Abortion, disability and law: notes from a conference

A conference on the topic of ‘Abortion, Disability and the Law’ was held in Athlone last Friday. It was jointly hosted by the Anscombe Bioethics Centre in Britain, and the Consultative Group on Bioethics of the Irish Catholic Bishops’ Conference. The subject matter could hardly have been more topical because it is precisely the lives of disabled unborn children that are most under threat if we repeal the 8th amendment.

The papers delivered at the conference covered the ethical issues at stake in this debate, the law, the experience of people who have given birth to babies with supposedly terminal conditions, as well as the mental health aspects of abortion.

What follows is a summary of the paper made available on the day.

In his address to the conference, the Bishop of Elphin, Kevin Doran, noted the positive change from talking about ‘disabled people’ to speaking instead of ‘people with disabilities’. He said this new, more people-centred way of thinking about disability was codified in the 2005 Disability Act. Given all that, he asked, “why would we accept discrimination against unborn people with disability, simply because of their disability?”

Turning to pre-natal diagnosis, the Bishop said that while such tests can be employed for good purposes, increasingly, they are used “as a means of screening out babies who, in the eyes of adults, should not be brought to birth”. When those tests are used in such a way that they lead to what amounts to a death sentence for the child, they are gravely immoral.

Moving on to doctors, nurses and all who work in healthcare, he noted that their fidelity to a well-formed conscience is important, not only for the well-being of their patients, but also for their own integrity. That integrity requires them to prevent and heal illness and care for those who cannot be healed—it never involves “intentionally bringing about the death of the patient, either by some action or by failing to act”. A conscientious objection to such actions has the noble significance of “a social denunciation of a legal injustice that is being perpetrated against innocent and defenceless lives”. It is also a reminder that healthcare workers are not simply delivering a service to customers, but have a truly “personal” investment in a profession as “healer” and “advocate for life”.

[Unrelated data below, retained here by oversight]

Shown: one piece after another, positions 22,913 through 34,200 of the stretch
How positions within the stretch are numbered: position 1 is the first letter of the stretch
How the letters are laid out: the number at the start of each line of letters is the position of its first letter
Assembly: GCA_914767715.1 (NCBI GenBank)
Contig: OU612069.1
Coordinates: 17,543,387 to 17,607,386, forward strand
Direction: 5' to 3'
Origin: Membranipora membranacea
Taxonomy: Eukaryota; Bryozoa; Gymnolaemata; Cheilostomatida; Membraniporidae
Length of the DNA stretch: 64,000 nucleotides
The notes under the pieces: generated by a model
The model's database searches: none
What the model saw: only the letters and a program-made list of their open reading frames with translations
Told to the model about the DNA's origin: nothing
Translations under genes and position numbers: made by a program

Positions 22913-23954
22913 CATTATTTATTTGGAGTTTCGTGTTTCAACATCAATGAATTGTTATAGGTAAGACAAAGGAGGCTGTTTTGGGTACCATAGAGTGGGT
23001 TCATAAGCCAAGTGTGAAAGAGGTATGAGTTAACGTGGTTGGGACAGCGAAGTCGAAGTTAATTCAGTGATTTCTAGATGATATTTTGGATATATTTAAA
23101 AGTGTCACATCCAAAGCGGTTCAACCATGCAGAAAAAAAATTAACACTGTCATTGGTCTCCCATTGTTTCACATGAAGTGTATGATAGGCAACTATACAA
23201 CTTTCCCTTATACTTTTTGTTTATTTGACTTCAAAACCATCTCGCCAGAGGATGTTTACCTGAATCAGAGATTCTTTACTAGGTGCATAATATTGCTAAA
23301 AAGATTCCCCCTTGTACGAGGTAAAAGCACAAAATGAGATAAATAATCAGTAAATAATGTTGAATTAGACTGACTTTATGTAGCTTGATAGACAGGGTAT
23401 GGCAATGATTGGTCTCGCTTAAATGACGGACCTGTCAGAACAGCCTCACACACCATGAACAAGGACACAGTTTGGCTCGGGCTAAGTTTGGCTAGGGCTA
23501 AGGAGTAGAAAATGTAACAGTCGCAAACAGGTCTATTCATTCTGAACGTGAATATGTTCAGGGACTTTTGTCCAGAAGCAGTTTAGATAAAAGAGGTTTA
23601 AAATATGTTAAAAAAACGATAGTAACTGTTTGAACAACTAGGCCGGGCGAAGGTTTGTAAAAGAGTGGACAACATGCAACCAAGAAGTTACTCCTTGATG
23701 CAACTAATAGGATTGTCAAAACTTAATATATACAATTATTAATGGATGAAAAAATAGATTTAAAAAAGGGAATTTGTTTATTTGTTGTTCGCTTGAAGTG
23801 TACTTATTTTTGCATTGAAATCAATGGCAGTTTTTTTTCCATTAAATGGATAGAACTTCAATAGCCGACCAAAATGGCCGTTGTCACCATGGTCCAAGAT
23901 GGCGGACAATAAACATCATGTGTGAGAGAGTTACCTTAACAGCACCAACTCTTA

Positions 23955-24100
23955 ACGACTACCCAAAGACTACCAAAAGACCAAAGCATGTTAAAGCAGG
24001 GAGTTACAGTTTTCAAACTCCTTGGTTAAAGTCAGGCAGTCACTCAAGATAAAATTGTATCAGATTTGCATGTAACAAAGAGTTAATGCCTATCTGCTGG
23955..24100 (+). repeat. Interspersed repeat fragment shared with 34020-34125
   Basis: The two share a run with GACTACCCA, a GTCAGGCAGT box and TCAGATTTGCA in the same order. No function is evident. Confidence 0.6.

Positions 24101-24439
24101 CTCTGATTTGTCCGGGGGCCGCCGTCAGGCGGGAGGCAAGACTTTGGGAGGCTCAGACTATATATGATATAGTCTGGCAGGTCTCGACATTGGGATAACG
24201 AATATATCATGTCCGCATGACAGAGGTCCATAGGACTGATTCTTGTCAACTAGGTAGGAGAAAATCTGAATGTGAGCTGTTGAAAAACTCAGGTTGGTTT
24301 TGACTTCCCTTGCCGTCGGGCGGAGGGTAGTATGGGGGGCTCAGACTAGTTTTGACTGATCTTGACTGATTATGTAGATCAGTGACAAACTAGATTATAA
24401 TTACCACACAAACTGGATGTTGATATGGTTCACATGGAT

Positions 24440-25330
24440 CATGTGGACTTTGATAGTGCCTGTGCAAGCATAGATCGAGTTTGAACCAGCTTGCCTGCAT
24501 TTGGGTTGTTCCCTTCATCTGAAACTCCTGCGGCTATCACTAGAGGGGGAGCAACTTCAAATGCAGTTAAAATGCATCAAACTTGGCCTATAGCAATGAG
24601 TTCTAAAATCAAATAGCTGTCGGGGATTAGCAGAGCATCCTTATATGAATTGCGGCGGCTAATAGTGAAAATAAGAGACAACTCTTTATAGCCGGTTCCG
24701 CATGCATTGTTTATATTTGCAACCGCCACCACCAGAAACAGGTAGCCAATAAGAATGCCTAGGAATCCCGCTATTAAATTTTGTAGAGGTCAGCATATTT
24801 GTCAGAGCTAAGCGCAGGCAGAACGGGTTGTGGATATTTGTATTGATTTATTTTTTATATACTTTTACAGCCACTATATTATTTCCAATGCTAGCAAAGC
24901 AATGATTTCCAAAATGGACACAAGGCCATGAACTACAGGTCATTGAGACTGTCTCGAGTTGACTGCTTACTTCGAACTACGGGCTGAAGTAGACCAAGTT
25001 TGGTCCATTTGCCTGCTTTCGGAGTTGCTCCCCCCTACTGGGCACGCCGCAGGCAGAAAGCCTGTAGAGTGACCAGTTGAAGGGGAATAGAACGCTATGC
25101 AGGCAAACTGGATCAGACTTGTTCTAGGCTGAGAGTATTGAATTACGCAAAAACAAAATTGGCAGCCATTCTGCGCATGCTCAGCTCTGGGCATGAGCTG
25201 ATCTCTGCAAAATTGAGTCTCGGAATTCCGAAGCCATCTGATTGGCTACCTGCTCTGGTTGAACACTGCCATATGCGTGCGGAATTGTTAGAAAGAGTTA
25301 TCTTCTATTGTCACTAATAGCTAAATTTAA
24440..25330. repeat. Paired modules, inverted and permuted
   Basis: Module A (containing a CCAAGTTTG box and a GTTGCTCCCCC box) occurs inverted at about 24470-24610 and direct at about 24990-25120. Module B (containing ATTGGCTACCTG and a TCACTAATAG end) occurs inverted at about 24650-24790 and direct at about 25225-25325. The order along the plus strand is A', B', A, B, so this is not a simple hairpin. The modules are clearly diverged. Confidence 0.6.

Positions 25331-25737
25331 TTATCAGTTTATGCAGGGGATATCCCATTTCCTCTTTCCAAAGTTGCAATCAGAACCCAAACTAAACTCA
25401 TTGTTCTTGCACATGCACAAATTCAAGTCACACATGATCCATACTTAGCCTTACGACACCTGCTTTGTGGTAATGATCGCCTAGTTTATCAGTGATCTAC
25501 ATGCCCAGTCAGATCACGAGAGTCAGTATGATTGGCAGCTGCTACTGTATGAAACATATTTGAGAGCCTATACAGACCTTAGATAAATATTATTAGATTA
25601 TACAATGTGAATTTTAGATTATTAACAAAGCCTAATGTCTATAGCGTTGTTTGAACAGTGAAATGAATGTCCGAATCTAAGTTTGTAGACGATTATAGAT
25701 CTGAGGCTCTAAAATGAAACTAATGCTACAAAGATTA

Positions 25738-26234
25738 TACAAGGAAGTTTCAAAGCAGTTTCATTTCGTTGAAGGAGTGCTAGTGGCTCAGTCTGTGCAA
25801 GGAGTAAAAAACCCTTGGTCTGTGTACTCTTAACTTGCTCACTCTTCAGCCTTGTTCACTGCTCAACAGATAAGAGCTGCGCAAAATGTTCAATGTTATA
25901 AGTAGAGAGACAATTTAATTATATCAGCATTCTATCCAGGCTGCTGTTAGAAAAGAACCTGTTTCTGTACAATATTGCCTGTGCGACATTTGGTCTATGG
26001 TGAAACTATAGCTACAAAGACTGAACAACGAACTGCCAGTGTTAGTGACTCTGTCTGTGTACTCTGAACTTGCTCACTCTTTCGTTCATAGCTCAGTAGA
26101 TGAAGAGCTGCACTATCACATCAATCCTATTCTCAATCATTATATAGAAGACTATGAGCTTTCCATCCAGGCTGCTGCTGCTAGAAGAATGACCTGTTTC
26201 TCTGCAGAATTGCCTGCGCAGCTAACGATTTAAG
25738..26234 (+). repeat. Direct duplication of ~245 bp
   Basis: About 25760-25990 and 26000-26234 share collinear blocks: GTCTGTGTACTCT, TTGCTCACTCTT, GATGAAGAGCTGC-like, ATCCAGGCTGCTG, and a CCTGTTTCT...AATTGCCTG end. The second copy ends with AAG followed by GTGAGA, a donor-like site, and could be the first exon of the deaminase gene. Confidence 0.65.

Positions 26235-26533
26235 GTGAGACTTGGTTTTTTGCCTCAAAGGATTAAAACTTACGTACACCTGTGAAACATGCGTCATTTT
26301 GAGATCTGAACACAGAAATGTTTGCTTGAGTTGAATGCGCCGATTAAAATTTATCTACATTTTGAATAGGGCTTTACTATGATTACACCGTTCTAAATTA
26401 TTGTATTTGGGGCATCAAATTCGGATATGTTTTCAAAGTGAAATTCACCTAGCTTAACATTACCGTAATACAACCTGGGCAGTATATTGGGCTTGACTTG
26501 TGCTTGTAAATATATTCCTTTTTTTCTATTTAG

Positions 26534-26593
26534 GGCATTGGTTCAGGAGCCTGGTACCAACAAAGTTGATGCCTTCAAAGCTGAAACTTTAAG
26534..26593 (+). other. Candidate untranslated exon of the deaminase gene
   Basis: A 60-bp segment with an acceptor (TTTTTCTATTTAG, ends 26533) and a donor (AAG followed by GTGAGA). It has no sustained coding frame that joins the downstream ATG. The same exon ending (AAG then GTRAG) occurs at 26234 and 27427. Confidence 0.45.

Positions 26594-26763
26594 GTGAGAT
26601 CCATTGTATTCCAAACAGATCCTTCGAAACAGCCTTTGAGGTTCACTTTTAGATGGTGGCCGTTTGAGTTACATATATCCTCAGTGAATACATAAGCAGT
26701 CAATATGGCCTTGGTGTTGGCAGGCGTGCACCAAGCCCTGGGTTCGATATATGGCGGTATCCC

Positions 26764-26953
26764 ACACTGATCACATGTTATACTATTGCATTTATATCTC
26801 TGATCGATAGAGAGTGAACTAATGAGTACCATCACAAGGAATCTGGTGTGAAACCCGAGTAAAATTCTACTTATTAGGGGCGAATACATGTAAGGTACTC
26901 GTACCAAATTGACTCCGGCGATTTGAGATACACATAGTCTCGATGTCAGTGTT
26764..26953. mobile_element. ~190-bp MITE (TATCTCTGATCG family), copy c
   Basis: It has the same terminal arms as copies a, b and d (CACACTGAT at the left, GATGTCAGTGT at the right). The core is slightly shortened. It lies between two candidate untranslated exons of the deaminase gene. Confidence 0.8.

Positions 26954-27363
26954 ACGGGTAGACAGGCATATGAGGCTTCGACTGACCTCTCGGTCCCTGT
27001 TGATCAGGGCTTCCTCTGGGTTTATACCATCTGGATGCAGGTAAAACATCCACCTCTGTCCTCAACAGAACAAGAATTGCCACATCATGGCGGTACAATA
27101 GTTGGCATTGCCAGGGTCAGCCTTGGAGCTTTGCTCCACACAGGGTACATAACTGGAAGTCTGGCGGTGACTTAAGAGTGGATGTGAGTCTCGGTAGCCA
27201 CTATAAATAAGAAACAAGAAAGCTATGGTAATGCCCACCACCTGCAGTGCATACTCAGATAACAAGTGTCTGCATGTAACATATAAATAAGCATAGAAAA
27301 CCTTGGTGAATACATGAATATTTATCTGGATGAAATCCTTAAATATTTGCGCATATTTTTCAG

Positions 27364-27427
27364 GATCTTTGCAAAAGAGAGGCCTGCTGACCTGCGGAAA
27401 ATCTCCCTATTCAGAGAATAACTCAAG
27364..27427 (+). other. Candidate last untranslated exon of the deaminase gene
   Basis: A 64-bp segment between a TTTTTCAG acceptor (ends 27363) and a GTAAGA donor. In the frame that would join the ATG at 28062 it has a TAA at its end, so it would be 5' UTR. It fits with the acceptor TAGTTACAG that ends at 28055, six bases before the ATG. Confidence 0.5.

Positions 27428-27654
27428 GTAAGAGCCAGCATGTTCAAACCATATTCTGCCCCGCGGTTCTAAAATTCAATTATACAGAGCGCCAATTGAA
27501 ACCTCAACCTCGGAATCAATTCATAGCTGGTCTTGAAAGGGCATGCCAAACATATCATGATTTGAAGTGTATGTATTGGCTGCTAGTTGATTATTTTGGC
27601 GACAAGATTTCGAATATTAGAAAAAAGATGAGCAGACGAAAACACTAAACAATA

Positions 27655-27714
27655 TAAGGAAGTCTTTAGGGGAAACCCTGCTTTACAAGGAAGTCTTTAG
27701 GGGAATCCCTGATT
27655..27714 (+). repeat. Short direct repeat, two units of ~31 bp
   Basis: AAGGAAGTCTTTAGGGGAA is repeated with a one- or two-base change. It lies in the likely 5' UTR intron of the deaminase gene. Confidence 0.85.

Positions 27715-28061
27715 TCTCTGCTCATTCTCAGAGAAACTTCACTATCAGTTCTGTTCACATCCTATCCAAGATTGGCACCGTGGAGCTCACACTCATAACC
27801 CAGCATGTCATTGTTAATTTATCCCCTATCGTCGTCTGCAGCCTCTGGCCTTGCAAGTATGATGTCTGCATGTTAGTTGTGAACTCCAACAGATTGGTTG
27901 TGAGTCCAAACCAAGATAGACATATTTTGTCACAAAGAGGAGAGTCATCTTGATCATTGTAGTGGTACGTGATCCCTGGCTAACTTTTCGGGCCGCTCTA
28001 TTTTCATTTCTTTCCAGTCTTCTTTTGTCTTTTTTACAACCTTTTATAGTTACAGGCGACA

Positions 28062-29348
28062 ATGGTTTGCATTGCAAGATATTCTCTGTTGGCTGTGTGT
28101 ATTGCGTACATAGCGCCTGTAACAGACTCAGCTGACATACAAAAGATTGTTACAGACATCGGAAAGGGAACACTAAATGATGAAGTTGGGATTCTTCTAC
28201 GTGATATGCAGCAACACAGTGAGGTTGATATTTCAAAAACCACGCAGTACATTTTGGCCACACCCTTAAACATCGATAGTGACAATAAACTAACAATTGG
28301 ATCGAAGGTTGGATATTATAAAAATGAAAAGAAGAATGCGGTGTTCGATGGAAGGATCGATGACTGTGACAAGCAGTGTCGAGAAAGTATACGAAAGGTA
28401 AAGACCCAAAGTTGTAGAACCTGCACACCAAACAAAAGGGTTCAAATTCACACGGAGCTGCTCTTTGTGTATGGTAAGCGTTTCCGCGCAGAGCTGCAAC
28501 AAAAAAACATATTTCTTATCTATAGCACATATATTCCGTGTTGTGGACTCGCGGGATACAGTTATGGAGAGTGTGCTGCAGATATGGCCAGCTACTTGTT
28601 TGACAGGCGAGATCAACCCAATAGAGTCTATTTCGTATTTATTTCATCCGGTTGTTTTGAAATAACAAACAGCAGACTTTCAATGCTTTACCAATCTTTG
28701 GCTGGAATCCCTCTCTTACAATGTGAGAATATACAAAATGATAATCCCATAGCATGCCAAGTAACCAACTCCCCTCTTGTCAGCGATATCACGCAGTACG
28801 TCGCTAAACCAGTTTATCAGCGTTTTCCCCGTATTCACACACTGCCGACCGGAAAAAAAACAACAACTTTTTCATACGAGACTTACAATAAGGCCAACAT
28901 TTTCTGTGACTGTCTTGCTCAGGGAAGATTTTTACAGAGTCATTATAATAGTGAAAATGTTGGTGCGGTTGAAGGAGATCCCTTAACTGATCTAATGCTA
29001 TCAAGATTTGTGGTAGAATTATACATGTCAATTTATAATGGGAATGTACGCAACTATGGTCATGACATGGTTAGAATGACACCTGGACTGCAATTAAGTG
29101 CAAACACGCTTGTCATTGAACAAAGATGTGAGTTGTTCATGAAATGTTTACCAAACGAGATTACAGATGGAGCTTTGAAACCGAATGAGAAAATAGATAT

In his address, Professor of Law at Trinity College, Dublin, Gerry Whyte, argued that a simple repeal of the Eighth Amendment would not take us back to the constitutional position on abortion that obtained in 1983 prior to the enactment of Art.40.3.3. On the contrary, “the explicit decision of the People to remove constitutional protection from the unborn”, would itself be a new element that would have to be taken into account by the Oireachtas and the Courts in deciding whether any limits could be imposed on a right to an abortion. After all, repealing the amendment “removes all constitutional protection from the right to life of the unborn”, and not merely its equality with the right to life of the mother.

The latter could be achieved by simply deleting the word “equal”, but repealing the whole article removes the right to life of the unborn entirely. Consequent to repeal, the only way to assert a limit to abortion would be to read the decision of the people as subject to natural law rights of the unborn; but that argument was explicitly rejected by the Court in 1995. In sum, the simple deletion of the Eighth Amendment “will have to be interpreted as an unqualified decision to remove constitutional protection from the unborn”, and then any subsequent legislation that imposed any limit on abortion would run the risk of being struck down for imposing an unconstitutional restriction on the mother’s right to an abortion.

Dr Helen Watt, Senior Research Fellow at the Anscombe Bioethics Centre, spoke on “reducing harm without moral compromise”, dealing with the ethics of legislators framing laws and regulations on abortion. Beginning from the premise that all equally have the right to immunity from lethal attack, and abortion for fetal impairment especially causes the mother anguish and complicated grief, she asks how we can justify moves to protect some from abortion but not others. She first distinguishes legislation from regulation. Bills or amendments that make a current law more restrictive run many risks but might be morally licit in principle, though it is better to be explicit about who may not be aborted (Down Syndrome children for instance), rather than to select who may be aborted.

Regulation, on the other hand, by which is meant not just setting up a ‘regulatory body’, but any legislation that tells people how to prepare for or perform an abortion should always be morally excluded. By the principle of complicity, we may never intend a wrongful choice by another, any more than by ourselves. Likewise, preparing for a wrongful act is itself also wrong, and “counselling or mandating the ‘lesser evil’ is something that has to be avoided”.

Even with the noblest of motives, it is important to remember that “Good ends must be sought by good means only, and never by bad means”, and those who are straining to uphold human rights, even for the most vulnerable and unprotected members of our society, should never act contrary to this maxim.

(Note: There was other talks delivered on the day but they have not been made available in printed form yet).